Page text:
Augusto Boal’s Forum Theatre techniques have just been used in a new local workshop aimed at engaging both spectators and actors. It was a unique, socially-oriented theatrical event. Jo Caruana finds out more.

Theatre is known to be a connector – between people, groups, identities and cultures. In my own life, I have seen how drama brings people together, breaks down barriers and helps lead those involved to a common goal.

Now, a new workshop recently used the unique technique of Forum Theatre to blur the line between watching theatre and participating it, while exploring a variety of scenarios relating to the LGBTI community.

“Forum Theatre is an innovative stage technique created by influential Brazilian theatre practitioner Augusto Boal,” explains Tyrone Grima, who co-coordinated the project and also runs Drachma, a LGBTI group largely inspired by the Roman Catholic faith, values and spirituality. Forum Theatre allows spectators to engage with a performance, and to influence, change or even stop it if they wish.”

Tyrone Grima, who co-coordinated the project, also runs Drachma, a LGBTI group largely inspired by the Roman Catholic faith, values and spirituality.Tyrone Grima, who co-coordinated the project, also runs Drachma, a LGBTI group largely inspired by the Roman Catholic faith, values and spirituality.

As one of the primary forms of Boal’s Theatre of the Oppressed, Forum Theatre is often used as a means of promoting social and political change, and to explore solutions to the oppression featured within the performance. Grima knows a thing or two about the technique. He lectures about Forum Theatre at University, has attended a number of workshops on the topic and has even conducted a few himself.

“I have always found the technique to be powerful and dynamic,” he says.

“You never know what the participants – or ‘spectators’ to use the term that Boal coined – are going to come up with. It takes you to unexpected places, and that is the beauty of it.”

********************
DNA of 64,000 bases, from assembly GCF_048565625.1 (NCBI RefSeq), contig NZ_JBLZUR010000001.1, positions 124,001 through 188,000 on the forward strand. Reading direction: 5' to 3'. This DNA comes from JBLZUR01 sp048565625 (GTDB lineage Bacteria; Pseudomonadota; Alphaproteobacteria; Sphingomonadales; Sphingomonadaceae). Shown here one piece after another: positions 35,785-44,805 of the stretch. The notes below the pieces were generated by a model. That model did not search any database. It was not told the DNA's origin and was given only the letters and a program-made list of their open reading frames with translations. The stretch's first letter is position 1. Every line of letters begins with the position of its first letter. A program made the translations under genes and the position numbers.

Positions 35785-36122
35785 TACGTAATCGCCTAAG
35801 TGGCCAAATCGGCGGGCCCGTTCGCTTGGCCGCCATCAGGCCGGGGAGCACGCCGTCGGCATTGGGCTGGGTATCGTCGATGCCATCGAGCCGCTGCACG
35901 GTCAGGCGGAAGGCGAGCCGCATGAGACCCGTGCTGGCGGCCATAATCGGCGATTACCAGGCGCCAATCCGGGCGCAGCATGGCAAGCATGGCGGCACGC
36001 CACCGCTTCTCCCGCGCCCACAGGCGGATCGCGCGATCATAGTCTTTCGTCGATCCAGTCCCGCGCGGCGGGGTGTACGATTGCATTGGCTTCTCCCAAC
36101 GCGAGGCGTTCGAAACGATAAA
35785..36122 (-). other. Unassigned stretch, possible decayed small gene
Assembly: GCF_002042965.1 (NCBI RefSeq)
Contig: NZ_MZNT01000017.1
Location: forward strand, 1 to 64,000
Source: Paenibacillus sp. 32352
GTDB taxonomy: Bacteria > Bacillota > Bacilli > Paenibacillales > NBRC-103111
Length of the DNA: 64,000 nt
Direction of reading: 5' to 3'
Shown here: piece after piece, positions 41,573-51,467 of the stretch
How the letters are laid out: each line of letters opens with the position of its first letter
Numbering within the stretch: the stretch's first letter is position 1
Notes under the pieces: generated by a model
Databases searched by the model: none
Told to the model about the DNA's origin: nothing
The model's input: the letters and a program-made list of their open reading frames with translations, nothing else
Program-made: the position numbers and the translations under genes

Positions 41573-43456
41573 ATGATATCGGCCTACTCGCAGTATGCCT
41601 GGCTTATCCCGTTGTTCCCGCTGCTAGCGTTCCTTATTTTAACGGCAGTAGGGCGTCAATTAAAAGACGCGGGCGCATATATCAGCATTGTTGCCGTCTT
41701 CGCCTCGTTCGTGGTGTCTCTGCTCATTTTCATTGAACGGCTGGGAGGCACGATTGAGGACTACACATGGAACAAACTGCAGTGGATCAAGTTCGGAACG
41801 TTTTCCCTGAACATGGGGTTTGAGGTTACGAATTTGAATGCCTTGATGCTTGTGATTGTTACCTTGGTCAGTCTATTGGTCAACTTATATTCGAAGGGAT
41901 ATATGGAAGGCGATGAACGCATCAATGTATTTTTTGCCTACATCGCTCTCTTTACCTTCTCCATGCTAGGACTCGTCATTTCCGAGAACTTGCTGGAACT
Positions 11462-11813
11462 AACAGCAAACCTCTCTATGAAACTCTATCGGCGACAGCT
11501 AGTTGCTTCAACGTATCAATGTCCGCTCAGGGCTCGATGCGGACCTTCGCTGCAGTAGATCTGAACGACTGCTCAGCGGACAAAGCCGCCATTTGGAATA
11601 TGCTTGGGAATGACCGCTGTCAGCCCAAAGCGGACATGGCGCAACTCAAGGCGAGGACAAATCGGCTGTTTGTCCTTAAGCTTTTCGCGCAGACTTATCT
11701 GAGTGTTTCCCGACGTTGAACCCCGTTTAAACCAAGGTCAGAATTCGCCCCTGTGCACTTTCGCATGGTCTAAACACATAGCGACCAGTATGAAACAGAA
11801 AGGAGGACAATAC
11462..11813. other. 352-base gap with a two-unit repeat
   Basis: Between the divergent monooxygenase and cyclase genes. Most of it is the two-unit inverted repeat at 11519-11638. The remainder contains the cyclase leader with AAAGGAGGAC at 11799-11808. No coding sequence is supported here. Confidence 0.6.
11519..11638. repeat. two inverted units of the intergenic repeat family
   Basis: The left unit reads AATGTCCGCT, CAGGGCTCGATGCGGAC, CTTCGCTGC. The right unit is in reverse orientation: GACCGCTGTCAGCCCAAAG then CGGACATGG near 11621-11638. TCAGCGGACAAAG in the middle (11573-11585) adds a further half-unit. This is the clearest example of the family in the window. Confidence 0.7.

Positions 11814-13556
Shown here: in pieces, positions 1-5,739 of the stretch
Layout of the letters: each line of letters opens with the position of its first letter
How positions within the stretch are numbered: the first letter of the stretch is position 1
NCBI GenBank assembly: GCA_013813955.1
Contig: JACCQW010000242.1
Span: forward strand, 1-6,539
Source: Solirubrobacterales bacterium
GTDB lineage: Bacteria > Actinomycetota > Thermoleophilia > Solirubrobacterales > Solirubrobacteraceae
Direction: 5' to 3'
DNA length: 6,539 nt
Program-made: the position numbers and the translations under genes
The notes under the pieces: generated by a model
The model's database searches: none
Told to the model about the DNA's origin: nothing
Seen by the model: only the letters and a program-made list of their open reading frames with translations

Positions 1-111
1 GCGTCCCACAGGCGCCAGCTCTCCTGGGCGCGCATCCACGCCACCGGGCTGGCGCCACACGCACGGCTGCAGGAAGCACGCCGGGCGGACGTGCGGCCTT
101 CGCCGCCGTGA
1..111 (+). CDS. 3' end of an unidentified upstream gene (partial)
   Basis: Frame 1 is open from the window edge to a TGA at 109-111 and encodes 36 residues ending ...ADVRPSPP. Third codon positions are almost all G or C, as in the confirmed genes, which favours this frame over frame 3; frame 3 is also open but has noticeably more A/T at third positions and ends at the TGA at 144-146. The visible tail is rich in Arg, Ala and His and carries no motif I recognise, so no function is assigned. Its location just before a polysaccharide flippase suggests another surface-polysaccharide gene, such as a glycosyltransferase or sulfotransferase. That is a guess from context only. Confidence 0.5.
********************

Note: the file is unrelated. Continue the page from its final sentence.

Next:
This event was in part inspired by a brief workshop Grima gave on behalf of Drachma around two years ago, and which was very well-received. Thus, he thought it would be appropriate to develop a full workshop for the LGBTI community, and he presented a proposal to the Drachma steering committee, which embraced the idea wholeheartedly and gave their blessing for Grima to proceed.

Nevertheless, he didn’t feel like he wanted to facilitate the workshop on his own but preferred to work with someone like-minded and similar in their approach. “That’s when Jacob Piccinino’s name sprung to mind,” Grima continues. “I had directed him in Bwani, a theatre production six years ago, and he was a joy to work with – so disciplined, creative and sensitive.”

Pleasingly, Piccinino was eager to participate in the project too and, together, he and Grima worked to create a basic structure for the workshop, although they stress that its contents will actually be established by the participants themselves on the day.

Forum Theatre takes you to unexpected places, and that is the beauty of it

“The project was also very timely,” Grima continues. “When we applied for funding in November 2018, we could not anticipate that, in March, the island would be going through the aftermath of the hullabaloo about conversion practices on a national level. Hence, the event also became a way of educating and making people understand how harmful conversion practices are.”